Time to play: 120 – 150 minutes per game (Teaching: 20-30 minutes)
Best played with: 1+ players (Best with 2)
It’s time to delve into the stark world of civil war and a game set in one of the most foreboding and challenging landscapes – This War of Mine. This game is a hugely important game bringing sandbox computer gamers to the world of solo board gaming and co-orperative board games. Just like in the computer game of the same name, you play civilians in the midst of a civil war which is tough to survive and dangerous to venture out into. Throughout the game you will build your means for survival, salvage and steal the resources you need and perhaps even lose some characters on the way…
This incredibly thematic game is a narrative driven co-operative game where players share all the characters and all the possible actions. You will take turns, passing the guiding book, to make decisions about the characters in the world of This War of Mine. You will work as a team and occasionally be required to carry the key decisions of the day – which character eats and which character risks their lives.
The game is highly thematic and this starts with how the game plays – in rounds mapping the days of the civil war. Starting with dawn and going through to evening / night, players will wake, take basic actions around the house, eat together (when they can) and then venture out into the city or stay and defend the house from raids. There are two big rounds in this where you will make decisions – day actions and evening scavenging.
In the day, you will decide what you spend your few resources on and which parts of the house you try to clear out. There are unlikely to be many debates about these, but you will have to pick a strategy early on – aiming to build certain resources that will help you. There’s a good variety here – you can focus on getting water, food, weapons or boarding up the house to protect you. There are some important items that make the game easier, but trying to develop your home through the game is a very interesting mechanic. Failure to develop this part of the game well will end in certain disaster.
In the evening, you pick how many people sleep, how many defend the house and how many go and search the streets and other houses. Those defending will reveal a card and may suffer wounds or need to fight off enemies steeling food! Those who go outside will be raiding someone else and in doing so there will be many more choices. They will shuffle through cards representing a search through rooms and the hope of finding items. Sometimes as you look through the rooms you trigger an event that you must read out from the book.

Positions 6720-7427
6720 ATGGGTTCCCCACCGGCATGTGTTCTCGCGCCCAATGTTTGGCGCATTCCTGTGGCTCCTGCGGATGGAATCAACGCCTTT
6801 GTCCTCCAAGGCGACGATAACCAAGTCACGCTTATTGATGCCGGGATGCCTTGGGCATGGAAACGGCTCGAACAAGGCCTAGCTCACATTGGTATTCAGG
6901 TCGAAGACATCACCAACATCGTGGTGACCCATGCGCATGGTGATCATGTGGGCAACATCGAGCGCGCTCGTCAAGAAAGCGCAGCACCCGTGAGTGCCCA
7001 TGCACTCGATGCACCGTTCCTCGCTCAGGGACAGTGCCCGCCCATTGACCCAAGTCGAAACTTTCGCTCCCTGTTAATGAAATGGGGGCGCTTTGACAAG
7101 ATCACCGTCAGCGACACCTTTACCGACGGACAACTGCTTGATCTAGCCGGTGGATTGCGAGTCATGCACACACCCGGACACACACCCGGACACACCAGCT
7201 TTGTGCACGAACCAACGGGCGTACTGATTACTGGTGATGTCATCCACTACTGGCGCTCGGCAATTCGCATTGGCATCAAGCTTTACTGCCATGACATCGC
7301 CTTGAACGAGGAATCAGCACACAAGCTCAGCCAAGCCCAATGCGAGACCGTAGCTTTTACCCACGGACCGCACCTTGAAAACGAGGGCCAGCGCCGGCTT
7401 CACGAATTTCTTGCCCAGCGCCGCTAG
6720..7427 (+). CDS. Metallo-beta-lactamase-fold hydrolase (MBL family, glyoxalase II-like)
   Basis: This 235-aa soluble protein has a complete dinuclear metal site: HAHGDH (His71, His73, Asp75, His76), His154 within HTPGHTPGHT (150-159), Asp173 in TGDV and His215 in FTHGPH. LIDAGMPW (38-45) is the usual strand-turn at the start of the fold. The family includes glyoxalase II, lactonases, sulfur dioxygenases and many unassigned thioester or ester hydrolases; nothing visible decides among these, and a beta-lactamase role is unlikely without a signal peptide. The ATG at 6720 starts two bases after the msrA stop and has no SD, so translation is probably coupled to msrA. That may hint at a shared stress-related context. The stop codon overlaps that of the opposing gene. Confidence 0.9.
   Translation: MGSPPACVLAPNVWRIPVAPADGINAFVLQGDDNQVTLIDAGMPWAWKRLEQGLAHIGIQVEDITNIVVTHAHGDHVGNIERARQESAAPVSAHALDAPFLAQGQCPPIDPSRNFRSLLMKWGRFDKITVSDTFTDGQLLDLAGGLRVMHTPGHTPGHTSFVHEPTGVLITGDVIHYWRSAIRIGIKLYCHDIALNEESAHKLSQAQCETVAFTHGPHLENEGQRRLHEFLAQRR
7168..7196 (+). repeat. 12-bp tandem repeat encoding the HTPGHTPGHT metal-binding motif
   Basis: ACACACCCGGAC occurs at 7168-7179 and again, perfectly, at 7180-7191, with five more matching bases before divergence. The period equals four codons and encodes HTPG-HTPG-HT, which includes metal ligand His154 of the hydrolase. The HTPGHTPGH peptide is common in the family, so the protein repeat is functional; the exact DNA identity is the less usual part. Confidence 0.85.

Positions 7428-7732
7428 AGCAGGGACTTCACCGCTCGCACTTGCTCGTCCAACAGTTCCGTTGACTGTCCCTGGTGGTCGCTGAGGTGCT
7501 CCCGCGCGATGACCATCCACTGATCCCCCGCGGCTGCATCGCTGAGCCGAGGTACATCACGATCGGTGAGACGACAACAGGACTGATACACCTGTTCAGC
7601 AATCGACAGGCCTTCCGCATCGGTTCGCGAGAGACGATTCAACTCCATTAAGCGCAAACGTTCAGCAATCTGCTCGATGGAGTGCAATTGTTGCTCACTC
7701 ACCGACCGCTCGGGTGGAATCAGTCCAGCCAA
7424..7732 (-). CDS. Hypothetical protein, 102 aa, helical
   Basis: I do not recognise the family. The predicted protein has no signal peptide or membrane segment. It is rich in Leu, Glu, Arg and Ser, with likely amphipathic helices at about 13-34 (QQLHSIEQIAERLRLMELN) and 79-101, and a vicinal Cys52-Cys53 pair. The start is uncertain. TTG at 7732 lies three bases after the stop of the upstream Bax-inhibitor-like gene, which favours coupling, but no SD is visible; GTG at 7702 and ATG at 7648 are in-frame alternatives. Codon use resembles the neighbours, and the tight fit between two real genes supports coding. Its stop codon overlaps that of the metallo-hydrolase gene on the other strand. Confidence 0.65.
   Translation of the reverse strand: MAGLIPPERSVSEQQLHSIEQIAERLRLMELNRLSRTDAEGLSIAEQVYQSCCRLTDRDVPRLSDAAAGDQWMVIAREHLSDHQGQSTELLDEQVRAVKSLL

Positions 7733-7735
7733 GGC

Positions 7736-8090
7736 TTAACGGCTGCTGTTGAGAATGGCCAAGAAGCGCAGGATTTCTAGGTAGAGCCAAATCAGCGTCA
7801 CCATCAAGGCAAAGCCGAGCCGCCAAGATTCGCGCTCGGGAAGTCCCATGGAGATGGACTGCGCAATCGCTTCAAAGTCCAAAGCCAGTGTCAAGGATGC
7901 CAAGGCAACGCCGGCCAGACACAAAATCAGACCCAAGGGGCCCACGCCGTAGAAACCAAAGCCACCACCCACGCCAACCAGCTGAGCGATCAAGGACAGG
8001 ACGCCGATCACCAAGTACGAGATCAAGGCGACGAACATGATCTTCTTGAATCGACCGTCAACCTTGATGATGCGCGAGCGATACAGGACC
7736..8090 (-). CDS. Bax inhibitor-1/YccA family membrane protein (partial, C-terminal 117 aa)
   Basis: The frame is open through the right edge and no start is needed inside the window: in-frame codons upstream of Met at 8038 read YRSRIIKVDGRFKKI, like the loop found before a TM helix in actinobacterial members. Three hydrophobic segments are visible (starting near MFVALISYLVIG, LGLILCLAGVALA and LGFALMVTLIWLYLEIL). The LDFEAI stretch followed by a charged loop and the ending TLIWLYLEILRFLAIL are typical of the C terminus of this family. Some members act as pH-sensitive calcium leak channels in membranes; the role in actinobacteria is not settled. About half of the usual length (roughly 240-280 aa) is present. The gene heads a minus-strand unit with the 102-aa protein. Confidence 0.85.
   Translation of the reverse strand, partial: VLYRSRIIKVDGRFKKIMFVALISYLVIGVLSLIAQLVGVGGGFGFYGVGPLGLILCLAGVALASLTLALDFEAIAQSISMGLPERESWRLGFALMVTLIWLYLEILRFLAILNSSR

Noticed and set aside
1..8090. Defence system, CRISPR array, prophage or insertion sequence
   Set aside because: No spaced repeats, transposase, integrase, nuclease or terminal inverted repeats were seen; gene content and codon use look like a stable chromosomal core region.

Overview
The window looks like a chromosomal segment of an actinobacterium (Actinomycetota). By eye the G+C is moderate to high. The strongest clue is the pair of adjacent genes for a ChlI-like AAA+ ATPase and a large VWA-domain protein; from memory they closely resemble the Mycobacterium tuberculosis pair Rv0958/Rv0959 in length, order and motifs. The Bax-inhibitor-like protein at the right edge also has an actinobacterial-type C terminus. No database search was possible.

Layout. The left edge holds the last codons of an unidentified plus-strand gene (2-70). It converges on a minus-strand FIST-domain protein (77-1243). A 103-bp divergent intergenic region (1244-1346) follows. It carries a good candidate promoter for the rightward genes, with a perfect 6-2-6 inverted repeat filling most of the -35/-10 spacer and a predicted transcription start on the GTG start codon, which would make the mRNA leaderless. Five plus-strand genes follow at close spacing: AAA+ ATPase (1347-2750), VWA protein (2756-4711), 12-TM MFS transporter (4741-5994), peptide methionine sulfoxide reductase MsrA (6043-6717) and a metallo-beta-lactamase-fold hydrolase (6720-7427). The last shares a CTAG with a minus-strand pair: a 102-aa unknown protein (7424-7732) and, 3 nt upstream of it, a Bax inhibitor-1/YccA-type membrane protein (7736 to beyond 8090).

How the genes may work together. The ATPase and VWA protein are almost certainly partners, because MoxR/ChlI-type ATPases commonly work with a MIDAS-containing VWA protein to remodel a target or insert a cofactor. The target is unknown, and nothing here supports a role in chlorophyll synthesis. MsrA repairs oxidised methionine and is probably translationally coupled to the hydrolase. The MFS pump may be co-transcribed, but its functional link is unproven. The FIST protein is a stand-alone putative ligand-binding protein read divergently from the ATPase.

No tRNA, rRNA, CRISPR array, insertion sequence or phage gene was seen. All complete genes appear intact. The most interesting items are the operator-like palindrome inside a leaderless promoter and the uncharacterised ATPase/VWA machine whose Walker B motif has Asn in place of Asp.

The mechanics are clean and once set up the game flows quickly and in a well considered manner. As you walk through the turn the administration is manageable and the story is constantly putting pressure on your characters – each tiring from fatigue or hunger, and with each turn that passes they will seem to have less actions and less options. As you get towards the later turns you might start to get to a more manageable position only to have a tough event arrive and twist the game away from you again.
One of the ways in which the game manages to convey this constant threat and foreboding is the use of trackers for each of the areas in which your characters “suffer” – illness, wounds, fatigue, misery and hunger. These trackers capture how much the suffering is effecting your character – how few actions you can have. The worse your character feels the less actions he has to do anything about it!
However, these tracking tiles are one of the areas where the administration can become overwhelming. This game has a huge amount of cards, pieces and miniatures. It’s manageable at most points within the game, and the board is well set out, however it is a very lengthy set up to the game. Many cards to separate, the board to set and the items to be distributed in the box. It’s a worthwhile venture but it does take a lot of time (20 mins).
It’s also worth saying that the thematic book is great at creating diverse and interesting stories – they packed it with over 1500 stories. However, splitting the rules between the story book and the other book creates a somewhat tricky referencing and the stories can become a little bit too detailed into the 3rd or 4th hour of the game.
Lastly, it’s probably obvious from the above but this is a game that can be played with many players but the more involved the longer the game will take and the more likely that there is an alpha player. Each additional player just dilutes the actions / choices of the lower player count. It works as a solo game, it’s great as a two player, even good as a three player, but beyond that it starts to become difficult to see what each player adds. There are no new characters, no new decisions, no change to mechanics. The game scales perfectly and horribly all at once – it’s the exact same game, and so if players can’t decide it might just feel like an alpha is driving it forward.
All that said, this superb thematic game has hours of game play and comes highly recommended for 2-3 players sitting down with some food and a few hours ahead to grind through a challenging and bleak game. You will take away terrific and terrifying experiences in equal balance. Find hard choices, and discuss how much risk you can afford to take!
- If you like portal games’ First Martians or Robinson Crusoe – games dripping with theme and pushing you to gamble – then this is a must for a modern world addition
- If you want to be able to “win” a game, you may find this brutal sandbox survival unsatisfying at it’s conclusion
- If you win, did you get all three starting characters through? What about building that cooker?